Posted by Katherine Bovee on February 12, 2006 at 12:36 | Comments (0)


Friday 02.10.06

Comics Battle Title Bout: Duford v. Heffernan


Seamus Heffernan, the student champion of last year's Comics Battle at PNCA, now faces a titanic onslaught not from another student, but from the faculty! Daniel Duford will challenge Heffernan for his title at 12:30 on Valentine's Day, a day that will live on forever in infamy. Both contenders are given specific themes they must address while rapidly improvising narrative, dialogue and imagery in sequential art form. Kind of like Iron Chef, only with comics. The winner is determined by audience applause and will henceforth be known as: Omniversal Intergalactic Sequential Art Overlord, as well as recieving a substantial prize. That is of course, until next year, when a new challenger must arise! With commentary and trash talk by your MC, last year's challenger, Ryan Alexander-Tanner. The vitriolic ink slinging has already begun, with spontaneous comics throw downs appearing mysteriously over night...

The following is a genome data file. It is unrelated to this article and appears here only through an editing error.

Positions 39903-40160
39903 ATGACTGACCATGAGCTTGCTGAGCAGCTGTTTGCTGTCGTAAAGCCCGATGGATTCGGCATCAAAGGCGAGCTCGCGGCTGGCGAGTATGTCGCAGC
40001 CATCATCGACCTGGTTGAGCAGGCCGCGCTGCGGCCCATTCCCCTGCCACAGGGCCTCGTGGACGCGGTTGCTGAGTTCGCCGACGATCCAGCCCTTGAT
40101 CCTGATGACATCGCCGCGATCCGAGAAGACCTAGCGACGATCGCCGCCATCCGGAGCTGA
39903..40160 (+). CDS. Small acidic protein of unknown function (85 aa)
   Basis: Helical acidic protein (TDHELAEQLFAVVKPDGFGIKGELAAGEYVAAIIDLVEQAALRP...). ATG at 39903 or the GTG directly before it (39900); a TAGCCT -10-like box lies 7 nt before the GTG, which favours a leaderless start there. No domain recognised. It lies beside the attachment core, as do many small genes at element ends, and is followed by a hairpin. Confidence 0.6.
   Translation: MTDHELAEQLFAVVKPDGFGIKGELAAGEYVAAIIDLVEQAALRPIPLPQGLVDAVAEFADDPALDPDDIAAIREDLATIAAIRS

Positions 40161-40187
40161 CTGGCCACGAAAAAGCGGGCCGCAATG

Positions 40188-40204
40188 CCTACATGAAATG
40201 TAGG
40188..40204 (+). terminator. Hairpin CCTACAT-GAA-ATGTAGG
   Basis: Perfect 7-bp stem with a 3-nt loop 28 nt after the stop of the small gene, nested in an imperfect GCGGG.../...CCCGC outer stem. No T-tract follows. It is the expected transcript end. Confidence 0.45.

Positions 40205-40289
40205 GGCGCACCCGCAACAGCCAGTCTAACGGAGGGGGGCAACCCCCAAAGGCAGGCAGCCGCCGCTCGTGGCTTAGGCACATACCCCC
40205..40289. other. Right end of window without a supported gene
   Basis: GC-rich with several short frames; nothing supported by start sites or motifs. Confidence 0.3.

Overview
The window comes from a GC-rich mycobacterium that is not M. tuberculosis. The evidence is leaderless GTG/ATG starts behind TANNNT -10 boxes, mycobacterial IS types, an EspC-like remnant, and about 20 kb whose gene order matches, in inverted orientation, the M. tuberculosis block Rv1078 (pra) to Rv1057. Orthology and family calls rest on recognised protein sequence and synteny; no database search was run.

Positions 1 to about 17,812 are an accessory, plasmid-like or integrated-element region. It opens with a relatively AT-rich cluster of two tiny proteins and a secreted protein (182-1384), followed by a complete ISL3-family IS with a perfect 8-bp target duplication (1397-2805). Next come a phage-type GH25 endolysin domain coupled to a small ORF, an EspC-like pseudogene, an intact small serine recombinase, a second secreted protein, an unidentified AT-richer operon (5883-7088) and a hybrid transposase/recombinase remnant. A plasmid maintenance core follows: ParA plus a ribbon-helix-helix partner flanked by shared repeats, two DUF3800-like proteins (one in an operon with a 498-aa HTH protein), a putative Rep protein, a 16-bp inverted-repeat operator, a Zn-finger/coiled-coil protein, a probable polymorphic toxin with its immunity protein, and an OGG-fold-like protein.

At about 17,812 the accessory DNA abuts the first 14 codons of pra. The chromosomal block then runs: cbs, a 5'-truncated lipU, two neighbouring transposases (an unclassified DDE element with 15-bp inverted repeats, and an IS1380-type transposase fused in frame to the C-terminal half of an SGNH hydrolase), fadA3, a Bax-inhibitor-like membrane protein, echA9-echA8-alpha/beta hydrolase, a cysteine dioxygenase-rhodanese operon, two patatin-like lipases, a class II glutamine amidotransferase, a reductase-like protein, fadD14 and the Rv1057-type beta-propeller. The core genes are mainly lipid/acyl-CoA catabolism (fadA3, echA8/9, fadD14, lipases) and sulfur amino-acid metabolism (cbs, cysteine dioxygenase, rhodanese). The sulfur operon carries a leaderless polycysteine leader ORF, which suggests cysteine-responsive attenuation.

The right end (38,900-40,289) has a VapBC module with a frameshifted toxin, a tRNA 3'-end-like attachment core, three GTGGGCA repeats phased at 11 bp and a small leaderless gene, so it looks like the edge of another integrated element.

This one's for all the marbles, folks!
Will Seamus (the incumbent) defend his title from the onslaught of Earth Elemental Daniel Duford?
Will a lone student comic artist topple the faculty Goliath (once and for all)?
SEE the dreadful collision of Behemoth and Fledgling Hero!
FEEL the shockwaves ripple outward from the event horizon of burning graphite and splattering ink!
HEAR lightning split the sky as nature itself recoils from the spiritual fission of this fearsome melee!
SCREAM as the very foundations tremble beneath the feet of these sequential art juggernauts!
FLEE IN TERROR as Seamus and Duford recode the outside of PNCA so that in place of the Rimbaud poem, the visual encryption henceforth reads "ITS CLOBBERIN' TIME!!!!"
um... maybe I went a little too far with that last one.... so, um... you get the general idea, right?

Daniel Duford vs Seamus Heffernan • Comic Battle Title Match
Tuesday, February 14th • 12:30 to 1:30 pm
Swigert Commons • PNCA • 1241 NW Johnson St. • Portland, OR • 97209 • 503•226•4391 • www.pnca.edu